Future of department stores redefined

Future of department stores redefined

Operators need to adapt creatively to maintain status as Thai shoppers' 'second home', according to CBRE Thailand

While department stores have been a familiar destination for Thai people for decades, lower growth and a decline in popularity has been evident in recent years, particularly in 2020 when the pandemic battered the retail sector, according to the property consultancy CBRE.

To adapt to the disruption caused by e-commerce and changing consumer behaviour, department stores in 2021 will have to fine-tune their business model, says CBRE. This will include the customer shopping experience, innovative activities and value-added programmes if they want to remain a "second home" for Thai shoppers.

"While department stores offer shoppers convenience, saving them time with a variety of goods grouped in different departments and allowing shoppers to find and compare products and choose what they want, the traditional department store model does not fit the needs, lifestyle and behaviour of shoppers anymore, especially the new generations," said Jariya Thumtrongkitkul, head of advisory and transaction services (retail) with CBRE Thailand.

According to CBRE Research, retail supply in Bangkok as of the fourth quarter of last year totalled 7.8 million square metres, an increase of 1.2%. Of this total, department stores represented just 3%.

The local department store market is dominated by two domestic retail giants, Central Group and The Mall Group. After building a major presence in Bangkok, they have branched out to many major provinces throughout the country, allowing them to build bigger networks and broaden their customer base.

Some Japanese investors also showed interest in the Thai market, with offerings well known in Japanese department stores: simplicity, premium quality and services. However, amid strong competition, they have scrapped expansion plans or left the country.

"The department store concept as a one-stop shopping place is still in demand for certain groups of customers," said Ms Jariya. "However, with the disruption of e-commerce and changing consumer behaviour, department store operators need to adapt their models, offerings and value-added services to their customers to cope with challenging economic and market conditions."

The required adaptations fall into three categories: customer shopping experience, inventive sales and marketing activities, and value-added programmes. While many younger consumers prefer to shop online to save time and money, the brick-and-mortar store is still considered a second home for many Thai shoppers. Department stores should be more agile in the era of e-commerce and adopt some technological innovations such as in-store automation and mobile payment solutions to reach younger crowds.

Design is another important part of the customer shopping experience. Department stores can be more creative in remodelling traditional sales areas into more ingenious and interactive spaces with great design and the right product portfolio mix for their customers.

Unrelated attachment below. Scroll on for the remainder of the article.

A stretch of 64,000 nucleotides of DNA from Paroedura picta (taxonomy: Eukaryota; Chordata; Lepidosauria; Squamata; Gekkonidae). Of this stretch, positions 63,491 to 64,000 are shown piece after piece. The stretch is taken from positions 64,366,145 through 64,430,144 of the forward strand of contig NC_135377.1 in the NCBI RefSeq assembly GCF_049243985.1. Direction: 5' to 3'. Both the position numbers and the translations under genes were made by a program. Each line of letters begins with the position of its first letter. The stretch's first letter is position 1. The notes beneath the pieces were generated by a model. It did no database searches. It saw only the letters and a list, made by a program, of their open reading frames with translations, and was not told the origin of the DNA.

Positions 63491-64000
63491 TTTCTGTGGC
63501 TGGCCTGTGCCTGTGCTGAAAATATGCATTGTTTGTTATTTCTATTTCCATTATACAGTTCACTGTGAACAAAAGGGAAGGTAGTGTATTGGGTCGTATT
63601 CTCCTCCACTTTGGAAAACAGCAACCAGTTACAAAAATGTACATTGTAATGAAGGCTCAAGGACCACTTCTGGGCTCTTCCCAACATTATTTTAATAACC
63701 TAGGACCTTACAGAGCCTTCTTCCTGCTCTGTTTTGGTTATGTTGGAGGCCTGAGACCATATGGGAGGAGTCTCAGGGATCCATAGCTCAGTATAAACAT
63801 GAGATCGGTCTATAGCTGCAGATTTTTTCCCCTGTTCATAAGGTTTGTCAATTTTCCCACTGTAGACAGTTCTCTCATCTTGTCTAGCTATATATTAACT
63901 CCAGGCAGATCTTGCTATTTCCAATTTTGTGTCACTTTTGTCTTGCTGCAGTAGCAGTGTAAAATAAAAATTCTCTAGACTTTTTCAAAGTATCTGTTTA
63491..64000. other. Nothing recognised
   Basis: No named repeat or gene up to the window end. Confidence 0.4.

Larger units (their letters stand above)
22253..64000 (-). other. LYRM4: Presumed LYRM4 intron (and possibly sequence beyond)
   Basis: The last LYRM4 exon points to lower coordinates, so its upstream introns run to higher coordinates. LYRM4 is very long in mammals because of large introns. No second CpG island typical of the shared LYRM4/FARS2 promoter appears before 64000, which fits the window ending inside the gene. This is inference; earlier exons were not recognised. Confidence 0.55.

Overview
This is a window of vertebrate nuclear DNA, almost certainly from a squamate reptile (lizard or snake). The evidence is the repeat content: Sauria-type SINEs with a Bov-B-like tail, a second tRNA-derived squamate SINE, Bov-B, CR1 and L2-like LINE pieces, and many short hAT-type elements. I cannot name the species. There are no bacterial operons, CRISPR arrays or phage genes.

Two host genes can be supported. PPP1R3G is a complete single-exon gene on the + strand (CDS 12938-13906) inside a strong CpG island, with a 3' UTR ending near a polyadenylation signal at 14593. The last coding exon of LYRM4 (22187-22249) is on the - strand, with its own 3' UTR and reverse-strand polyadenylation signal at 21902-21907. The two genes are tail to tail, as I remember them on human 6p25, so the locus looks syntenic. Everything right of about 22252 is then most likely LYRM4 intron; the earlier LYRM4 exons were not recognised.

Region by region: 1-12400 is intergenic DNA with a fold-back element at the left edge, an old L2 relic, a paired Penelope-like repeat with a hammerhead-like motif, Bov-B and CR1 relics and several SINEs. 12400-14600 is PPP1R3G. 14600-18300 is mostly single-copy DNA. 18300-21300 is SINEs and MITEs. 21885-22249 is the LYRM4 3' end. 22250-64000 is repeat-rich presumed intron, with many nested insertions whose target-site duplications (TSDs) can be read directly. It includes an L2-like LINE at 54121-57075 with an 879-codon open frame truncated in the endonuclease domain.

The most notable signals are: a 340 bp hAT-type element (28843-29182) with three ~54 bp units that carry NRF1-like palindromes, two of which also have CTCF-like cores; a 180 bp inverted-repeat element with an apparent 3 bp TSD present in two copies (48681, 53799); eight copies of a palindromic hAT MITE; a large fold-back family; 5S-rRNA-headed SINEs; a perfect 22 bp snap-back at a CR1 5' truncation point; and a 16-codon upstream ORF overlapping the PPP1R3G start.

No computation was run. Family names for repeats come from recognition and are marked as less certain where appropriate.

The Mall Group, for example, launched its first "Lifestore" concept at The Mall Ngamwongwan at the end of 2020 with a major renovation to enhance the customer shopping experience and enjoyment.

Inventive approaches to sales and marketing are also essential. One reason is that prices of products sold in department stores are normally high to reflect higher establishment and operating costs. This limits the target market to upper- to high-income customers. Existing brand offerings may also no longer meet fast-changing customer needs since today's shoppers have more choices online, not to mention the declining footfall due to the growth of e-commerce.

CBRE Research has seen domestic players pushing hard to drive sales growth via numerous promotions, marketing campaigns and activities and collaborations with credit card companies during seasonal sales.

The third element consists of value-added programmes such as personal shoppers, customer loyalty programmes, on-demand solutions and service personalisation, which have become a new trend as customers of all ages are now more sophisticated and demanding.

The retail landscape has changed dramatically in the past few years because of various factors including technological advancement, consumer behaviour and preferences as well as Covid-19. The cookie-cutter strategy will be a thing of the past, especially for department stores where the format and offerings have remained the same for decades.

"Going forward, CBRE believes department stores still have opportunities by being adaptive," according to Ms Jariya. "Operators are likewise encouraged to capitalise on their mixed-use nature, focus on the needs of each store's catchment area, lean more towards younger customers who are hungry for whatever is next, as well as adjust existing space to be more innovation-oriented," she said.

"These could be a part of the answer to captivate consumers and also be the key to success."

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